8. For completeness' sake, I'm going to go ahead and review Binswanger's essay and respond to it here: Granted that "freedom of entry and residency" are absolutely different from citizenship/voting rights or other means of participation in governance. Agreed, though to the point of contention I would say that a procedure by which immigration takes place does not amount to a barrier against it. Absolutely, and also agreed to Binswanger's arguments re: seeking employment, buying homes, etc., and against immigration quotas. Indeed. And it is depressing to note that I've witnessed many Objectivists on this very site make a version of this argument. Right. And speaking to the point of departure I'm anticipating, the fact of that jurisdiction requires a certain procedure at the border... Precisely. Criminals do not carry signs announcing the fact, but the government can sometimes ferret it out by contacting those other governmental bodies that have the requisite information: for instance, the Mexican government may be aware that a certain car is stolen. Whether such a stop/gathering of information is "violating the rights of the innocent immigrant" in those cases where no car is stolen is precisely the question at issue. Here's the rub. There may well be evidence that a given man is a criminal, or even actively on the run from law enforcement, but accounting to a transfer of jurisdiction, that evidence may not be immediately available (as it would otherwise be when a man goes from New York to Connecticut). When Binswanger writes that a man does not have to satisfy "the government," it elides the fact that there are two distinct governments involved. A criminal ought not have a "home base" by crossing the border, where he is thereafter safe, and must commit fresh crimes before he can bear investigating. He remains responsible for the crimes he has already committed. But law enforcement in this new jurisdiction, if it is to hold him responsible for the crimes he has committed in the other, must be able to access that sort of information. And it cannot do so instantaneously with respect to everyone who might cross the border, nor would it even know to do so if it does not know who crosses the border at all. Binswanger argues against an "indiscriminate subjection of everyone to a screening process," but a border screening process is not indiscriminate: it is alone for those who cross the border, and accounting to the fact that law enforcement agencies in different jurisdictions have different information. So when someone enters the new jurisdiction, there must be an opportunity to gain access to that information, so that criminals can be stopped and law-biding citizens can pass without further delay. Without Binswanger available to defend himself, I don't want to expand on this too much, but I do wonder why these are exceptions, "of course." War and an epidemic presumably constitute exceptions in his mind because they are dangerous, creating "emergency conditions" (which is often a kind of magic totem for some Objectivists); yet a criminal, too, can be dangerous and threaten life, liberty and property. Indeed, that's what it is to be criminal. But let it pass... Once we have eliminated those aspects of immigration policy that seek to prevent access on the basis of collectivist notions like racism, economic protectionism, etc., I do not believe that rights-respecting people would experience the remaining inspection required at the border as harassment, but rather as the protection of their own rights. This is often true, and has been true for a long time, here and elsewhere, yet it might still be possible to want people to be able to immigrate freely... and bar criminals, terrorists and plague-carriers, for the very same fundamental reason: the protection of individual rights.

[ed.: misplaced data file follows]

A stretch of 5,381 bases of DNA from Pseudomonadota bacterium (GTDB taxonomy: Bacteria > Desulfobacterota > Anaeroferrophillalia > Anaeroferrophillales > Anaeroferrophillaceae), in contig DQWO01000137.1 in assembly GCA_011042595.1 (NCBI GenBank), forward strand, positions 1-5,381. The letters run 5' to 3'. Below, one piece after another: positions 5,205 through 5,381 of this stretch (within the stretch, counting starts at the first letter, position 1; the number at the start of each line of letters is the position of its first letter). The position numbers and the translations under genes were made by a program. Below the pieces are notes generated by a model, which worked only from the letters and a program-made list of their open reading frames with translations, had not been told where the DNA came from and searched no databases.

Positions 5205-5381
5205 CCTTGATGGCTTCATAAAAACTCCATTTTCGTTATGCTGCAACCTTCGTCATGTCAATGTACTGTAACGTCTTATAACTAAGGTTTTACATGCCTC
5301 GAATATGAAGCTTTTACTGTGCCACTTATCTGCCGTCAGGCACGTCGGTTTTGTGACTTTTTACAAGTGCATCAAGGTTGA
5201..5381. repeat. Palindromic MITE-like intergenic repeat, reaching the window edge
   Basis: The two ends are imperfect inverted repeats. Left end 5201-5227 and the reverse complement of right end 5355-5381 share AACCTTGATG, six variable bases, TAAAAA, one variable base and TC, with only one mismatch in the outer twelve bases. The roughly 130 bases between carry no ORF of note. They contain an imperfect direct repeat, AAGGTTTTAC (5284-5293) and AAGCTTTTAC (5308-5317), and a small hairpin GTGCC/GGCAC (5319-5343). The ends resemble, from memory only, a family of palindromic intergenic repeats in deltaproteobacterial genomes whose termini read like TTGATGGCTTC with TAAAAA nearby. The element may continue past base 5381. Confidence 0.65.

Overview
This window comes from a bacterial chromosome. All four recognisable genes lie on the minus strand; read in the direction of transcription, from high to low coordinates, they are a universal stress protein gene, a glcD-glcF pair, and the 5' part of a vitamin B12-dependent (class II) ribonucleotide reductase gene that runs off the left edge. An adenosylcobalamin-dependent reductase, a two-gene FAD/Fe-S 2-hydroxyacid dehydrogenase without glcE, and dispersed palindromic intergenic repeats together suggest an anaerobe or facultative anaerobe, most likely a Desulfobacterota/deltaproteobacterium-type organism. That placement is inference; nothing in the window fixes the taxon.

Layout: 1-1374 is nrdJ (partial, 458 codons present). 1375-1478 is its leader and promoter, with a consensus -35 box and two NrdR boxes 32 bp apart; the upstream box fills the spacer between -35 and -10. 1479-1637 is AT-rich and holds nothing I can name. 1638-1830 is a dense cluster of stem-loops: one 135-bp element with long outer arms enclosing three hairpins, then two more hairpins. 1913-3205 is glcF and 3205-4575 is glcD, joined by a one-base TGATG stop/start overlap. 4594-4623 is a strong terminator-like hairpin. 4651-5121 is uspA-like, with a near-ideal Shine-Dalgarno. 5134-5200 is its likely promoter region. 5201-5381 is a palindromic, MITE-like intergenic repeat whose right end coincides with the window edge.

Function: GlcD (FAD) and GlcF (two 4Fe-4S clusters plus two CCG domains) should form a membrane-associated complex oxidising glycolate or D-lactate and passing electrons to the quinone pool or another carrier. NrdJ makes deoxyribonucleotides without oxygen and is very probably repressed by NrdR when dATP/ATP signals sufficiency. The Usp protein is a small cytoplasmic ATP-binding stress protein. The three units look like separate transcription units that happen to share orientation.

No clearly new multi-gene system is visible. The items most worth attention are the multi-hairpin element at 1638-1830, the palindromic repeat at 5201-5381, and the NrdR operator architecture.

9. Gathering information is necessary to enforce the law. You can't protect individual rights without the enforcement of law. So your arguments do not serve to protect individual rights. Allowing criminals to flee from Mexican authorities to the US, without so much as a stop at the border, will not better protect anyone's rights (though I imagine that it would create an incentive for Mexican car thieves to come north). If you want to call it a "search" to check identification at the border, and compare against the information Mexican authorities have, and etc., that's fine. If the US Supreme Court sees it as such, that's fine, too, though I expect that they do not consider it "unreasonable." It is not unreasonable, and is reasonable (far beyond my "considering" it to be so) because it is again required for the purpose of enforcing the law. Whatever procedures are necessary to enforce those laws required to protect individual rights are both reasonable and proper. (Which is the morality that underlies all of our methods of information gathering, including warrants, which may also apply to people who have not themselves initiated the use of force; but a stop at the border to check identification and so forth does not require a judge's personal consent, and you've demonstrated no reasonable argument that it should.)